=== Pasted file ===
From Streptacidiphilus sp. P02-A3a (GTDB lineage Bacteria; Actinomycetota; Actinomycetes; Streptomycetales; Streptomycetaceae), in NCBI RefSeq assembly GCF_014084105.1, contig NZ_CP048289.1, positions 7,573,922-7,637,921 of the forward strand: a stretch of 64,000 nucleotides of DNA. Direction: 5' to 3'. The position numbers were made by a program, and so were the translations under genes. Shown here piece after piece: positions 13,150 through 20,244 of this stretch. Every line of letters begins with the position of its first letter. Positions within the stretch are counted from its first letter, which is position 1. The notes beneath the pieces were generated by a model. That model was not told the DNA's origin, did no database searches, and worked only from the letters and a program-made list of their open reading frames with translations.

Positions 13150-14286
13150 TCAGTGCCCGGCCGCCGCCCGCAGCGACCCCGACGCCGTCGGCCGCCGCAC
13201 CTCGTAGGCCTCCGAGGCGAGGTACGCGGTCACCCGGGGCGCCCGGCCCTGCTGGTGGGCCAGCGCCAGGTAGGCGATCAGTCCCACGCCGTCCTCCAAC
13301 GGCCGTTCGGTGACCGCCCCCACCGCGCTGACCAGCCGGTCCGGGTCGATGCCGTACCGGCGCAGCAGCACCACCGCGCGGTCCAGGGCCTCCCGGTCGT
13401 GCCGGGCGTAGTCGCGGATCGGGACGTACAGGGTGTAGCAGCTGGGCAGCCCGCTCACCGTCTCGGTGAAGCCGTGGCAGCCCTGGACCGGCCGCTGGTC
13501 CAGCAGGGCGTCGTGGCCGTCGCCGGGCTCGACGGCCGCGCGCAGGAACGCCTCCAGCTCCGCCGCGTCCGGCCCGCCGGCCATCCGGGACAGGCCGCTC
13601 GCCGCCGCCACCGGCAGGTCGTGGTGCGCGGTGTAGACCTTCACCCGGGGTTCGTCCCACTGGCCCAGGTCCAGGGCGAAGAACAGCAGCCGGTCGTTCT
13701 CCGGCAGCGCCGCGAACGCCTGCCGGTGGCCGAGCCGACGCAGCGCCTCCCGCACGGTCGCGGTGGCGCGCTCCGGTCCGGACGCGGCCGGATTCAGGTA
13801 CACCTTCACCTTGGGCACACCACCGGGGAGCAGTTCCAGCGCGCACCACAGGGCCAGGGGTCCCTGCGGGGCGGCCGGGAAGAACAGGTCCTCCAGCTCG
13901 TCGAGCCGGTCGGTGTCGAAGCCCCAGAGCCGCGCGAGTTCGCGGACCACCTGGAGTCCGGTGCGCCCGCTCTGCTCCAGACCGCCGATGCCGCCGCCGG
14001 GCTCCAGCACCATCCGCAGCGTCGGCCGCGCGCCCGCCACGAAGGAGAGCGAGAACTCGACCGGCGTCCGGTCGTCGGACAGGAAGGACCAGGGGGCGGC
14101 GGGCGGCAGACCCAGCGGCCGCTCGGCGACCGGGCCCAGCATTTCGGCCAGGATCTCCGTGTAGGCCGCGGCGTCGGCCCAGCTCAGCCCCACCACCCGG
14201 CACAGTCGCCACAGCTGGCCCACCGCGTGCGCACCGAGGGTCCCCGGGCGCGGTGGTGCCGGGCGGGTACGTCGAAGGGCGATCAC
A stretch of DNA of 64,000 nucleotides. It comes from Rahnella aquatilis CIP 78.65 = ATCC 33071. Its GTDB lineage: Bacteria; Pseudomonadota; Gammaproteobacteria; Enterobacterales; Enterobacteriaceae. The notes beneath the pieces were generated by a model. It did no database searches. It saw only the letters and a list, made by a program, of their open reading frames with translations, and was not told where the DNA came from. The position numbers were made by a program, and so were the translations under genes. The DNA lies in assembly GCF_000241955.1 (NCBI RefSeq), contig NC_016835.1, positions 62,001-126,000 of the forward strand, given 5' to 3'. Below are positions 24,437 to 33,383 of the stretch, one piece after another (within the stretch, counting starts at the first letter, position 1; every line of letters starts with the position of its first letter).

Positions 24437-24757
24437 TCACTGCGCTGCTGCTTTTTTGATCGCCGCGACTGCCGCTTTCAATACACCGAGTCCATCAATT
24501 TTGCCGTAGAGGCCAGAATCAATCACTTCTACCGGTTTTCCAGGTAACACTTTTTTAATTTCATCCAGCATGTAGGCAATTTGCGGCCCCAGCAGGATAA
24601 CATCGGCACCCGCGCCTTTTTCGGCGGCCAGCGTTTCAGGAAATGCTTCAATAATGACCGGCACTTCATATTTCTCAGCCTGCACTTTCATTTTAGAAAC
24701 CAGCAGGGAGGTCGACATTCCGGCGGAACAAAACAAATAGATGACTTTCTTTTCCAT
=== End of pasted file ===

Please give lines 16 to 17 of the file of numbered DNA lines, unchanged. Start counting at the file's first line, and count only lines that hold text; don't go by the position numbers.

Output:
Positions 24437-24757
24437 TCACTGCGCTGCTGCTTTTTTGATCGCCGCGACTGCCGCTTTCAATACACCGAGTCCATCAATT